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I seriously doubt you're going to do this just once and stick with the decision... Just have a look in most shops and you'll probably find a half-dozen different methods we use for sharpening different type tools. One method will do a near perfect edge (waterstones) for you on your chisels and plane blades but you'll say to yourself one day - "I want a faster way" that isn't so messy and you'll start experimenting.
Ceramic, diamond stones, various grits of powders, grinders, belt sanders etc..., but sooner or later you'll find that Scary Sharp works well for most of your sharpening needs. It's quick, inexpensive, easy to master and most of all - it works well.
Now if you want a micron finish on some scalpel you happen to own and want to see your pearly whites reflecting off the steel and no scratches - I'd go with waterstones. I have 3 ceramic stones, they work nice but load up quickly and need to be scrubbed with an abrasive powder (Ajax) to get them clean. They also need water so it can get messy and in a cold shop, I'm not inclined to use them. Waterstones also require a good deal of maintenance in keeping them flat etc. There is an article in one of the recent issues (maybe FWW?) that has an piece about waterstones that you should read.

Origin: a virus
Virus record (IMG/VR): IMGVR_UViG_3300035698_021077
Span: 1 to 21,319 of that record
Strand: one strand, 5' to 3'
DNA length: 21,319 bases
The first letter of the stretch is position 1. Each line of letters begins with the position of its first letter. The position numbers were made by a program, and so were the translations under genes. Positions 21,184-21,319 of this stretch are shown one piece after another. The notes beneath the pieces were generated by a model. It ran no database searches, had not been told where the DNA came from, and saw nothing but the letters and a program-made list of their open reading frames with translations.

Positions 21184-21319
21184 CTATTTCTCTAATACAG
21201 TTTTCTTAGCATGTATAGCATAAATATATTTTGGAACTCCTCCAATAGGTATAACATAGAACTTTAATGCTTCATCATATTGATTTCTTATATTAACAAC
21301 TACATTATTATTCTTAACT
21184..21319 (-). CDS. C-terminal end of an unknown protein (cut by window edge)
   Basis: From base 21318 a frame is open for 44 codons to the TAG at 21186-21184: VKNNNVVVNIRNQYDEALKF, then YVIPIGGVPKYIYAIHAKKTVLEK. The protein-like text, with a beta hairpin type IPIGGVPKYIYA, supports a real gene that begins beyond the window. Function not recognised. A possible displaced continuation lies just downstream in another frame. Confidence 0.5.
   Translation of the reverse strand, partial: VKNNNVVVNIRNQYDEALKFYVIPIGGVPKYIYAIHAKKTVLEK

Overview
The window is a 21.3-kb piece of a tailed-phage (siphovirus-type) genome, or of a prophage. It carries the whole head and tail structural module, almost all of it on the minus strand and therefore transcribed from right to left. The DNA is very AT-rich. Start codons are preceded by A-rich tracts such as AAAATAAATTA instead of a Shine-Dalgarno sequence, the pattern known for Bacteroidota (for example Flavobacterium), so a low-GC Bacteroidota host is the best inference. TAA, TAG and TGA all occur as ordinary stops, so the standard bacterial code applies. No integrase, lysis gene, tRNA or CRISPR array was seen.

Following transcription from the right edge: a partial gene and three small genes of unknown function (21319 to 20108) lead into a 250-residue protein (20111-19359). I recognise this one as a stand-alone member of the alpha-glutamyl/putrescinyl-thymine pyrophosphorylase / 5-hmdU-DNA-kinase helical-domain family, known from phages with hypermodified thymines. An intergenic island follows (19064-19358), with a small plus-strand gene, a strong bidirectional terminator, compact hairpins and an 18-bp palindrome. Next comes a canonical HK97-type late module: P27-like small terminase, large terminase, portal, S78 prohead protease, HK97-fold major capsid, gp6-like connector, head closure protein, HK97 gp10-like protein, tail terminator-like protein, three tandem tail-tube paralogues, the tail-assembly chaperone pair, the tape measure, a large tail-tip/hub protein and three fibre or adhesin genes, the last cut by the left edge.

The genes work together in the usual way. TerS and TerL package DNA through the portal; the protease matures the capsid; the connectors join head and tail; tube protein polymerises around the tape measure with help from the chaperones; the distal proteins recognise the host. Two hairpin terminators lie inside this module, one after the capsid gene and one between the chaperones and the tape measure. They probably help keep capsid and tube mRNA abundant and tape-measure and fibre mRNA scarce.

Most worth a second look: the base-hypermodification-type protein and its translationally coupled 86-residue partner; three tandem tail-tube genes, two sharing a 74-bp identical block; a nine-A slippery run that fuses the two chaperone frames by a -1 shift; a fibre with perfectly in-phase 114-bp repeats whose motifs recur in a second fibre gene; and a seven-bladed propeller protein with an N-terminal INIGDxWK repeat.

My vote for sharpening shop chisels, plane blades and scrappers is Scary Sharp.
For my wood turning tools, carving tools and special plane blades I use a Makita, slow speed sharpener with jigs, ceramic stones and diamond plate as well as a leather strop.
Then there are those moments when I'm using an old chisel and I just throw a 220 grit disc on my ROS and do a quickie on it. Works fine for "course" type work.